To track the delivery pattern and survival of mESCs in the cochlea easily, mESCs tagged with GFP were transplanted into mice with both auditory neural hearing loss models. The GFP expression in peripheral auditory organs was observed in half of the mice in the chronic model and in all mice in the acute model at 2 weeks after mESC transplantation into the scala tympani through the round window. In both neural hearing loss models, mESCs were observed in all turns of cochlea. mESCs were observed in Rosenthal’s canal in both neural hearing loss models. Obvious GFP expression was observed in mice in the acute model and weak GFP expression in mice in the chronic model. Limited GFP and neurofilament coexpression was observed, indicating relatively low differentiation of mESCs into neural structures. In mice in the chronic model, especially in the perilymph, transplanted mESCs formed cellular aggregates showing GFP-positive oval structures with varying densities. The structures extended into the scala vestibuli, which is anatomically distant from the initial transplantation site. In mice in the acute mouse model, several mESCs migrated into the organ of Corti and resided adjacent to supporting cells and tunnel of Corti (Figure 4). Based on the shape of the nuclei in the double-stained cells, it seems that not only (some) cell differentiation but also cell fusion may have occurred. Detailed distribution of GFP-positive mESCs is shown in Table 2. Survival of mESCs was adequate in mice in the acute model, and perilymphatic distribution of cell aggregates was more predominant in mice in the chronic model. These results demonstrated successful survival and migration of transplanted mESCs into specific subareas of cochlea in both acute and chronic mouse models of neural hearing loss. Small numbers of cells successfully migrated into the neural structures, which were predicted to be damaged by the two different insults, indicating the possibility of using cell therapy for degenerated neural structures.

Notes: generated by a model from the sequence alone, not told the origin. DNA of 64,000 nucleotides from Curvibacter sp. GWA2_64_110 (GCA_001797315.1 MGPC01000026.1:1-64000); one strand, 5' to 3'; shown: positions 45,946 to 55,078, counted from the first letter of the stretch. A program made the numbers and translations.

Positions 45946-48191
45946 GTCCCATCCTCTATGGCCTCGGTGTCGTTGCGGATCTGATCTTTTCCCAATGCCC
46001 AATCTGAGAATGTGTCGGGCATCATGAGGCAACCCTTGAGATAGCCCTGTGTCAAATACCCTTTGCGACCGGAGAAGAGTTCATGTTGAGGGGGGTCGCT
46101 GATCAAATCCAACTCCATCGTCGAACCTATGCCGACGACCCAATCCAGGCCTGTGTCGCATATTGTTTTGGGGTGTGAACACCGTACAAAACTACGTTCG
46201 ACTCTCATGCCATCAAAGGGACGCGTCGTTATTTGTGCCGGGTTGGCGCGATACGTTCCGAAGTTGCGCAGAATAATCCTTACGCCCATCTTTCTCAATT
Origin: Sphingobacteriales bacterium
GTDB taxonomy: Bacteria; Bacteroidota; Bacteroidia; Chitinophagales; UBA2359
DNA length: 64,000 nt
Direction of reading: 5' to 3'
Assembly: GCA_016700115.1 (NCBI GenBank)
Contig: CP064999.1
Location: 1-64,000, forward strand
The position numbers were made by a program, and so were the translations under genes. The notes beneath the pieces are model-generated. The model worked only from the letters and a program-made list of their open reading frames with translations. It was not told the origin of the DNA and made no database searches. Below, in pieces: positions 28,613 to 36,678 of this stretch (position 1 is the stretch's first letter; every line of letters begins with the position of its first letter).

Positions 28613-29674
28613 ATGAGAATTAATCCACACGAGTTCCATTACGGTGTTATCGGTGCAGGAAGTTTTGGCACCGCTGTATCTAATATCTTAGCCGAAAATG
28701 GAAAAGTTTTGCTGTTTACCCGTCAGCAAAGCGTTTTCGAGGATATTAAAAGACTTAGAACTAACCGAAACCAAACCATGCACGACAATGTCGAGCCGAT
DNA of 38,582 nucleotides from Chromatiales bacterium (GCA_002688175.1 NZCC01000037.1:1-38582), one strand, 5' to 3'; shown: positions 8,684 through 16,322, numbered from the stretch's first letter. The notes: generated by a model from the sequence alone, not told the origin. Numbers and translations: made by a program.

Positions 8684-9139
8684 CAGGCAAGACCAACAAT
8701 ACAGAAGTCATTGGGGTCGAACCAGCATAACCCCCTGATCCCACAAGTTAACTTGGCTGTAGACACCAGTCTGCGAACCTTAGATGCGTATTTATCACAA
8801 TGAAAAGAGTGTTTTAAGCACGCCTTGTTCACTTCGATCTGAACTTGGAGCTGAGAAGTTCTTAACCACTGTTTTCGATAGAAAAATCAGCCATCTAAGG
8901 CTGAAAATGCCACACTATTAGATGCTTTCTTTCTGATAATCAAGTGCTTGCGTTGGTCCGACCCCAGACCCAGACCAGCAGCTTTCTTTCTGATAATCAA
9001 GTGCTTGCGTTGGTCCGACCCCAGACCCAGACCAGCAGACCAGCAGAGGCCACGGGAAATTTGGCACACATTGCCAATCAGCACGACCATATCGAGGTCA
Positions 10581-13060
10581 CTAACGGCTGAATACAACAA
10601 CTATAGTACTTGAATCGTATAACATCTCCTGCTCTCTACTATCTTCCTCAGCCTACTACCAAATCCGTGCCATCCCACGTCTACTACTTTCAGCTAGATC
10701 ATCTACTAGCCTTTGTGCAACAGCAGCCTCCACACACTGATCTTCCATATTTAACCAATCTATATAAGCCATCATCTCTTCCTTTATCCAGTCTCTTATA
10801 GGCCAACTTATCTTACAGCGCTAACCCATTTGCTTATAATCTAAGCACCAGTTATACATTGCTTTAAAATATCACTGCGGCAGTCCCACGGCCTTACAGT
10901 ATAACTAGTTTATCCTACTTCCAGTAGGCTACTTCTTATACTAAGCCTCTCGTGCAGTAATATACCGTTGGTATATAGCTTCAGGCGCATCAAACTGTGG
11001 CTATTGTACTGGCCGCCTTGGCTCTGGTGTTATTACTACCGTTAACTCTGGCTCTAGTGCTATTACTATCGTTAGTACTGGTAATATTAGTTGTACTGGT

GroupTurnScala vestibuliScala mediaScala tympani
OCSGNSVEtc.

Apical(++)(+)
Middle(++)(+)(++)(++)
Basal(++)(+)(+)(+)
Apical(+)
Middle
Basal(+)(+)(+)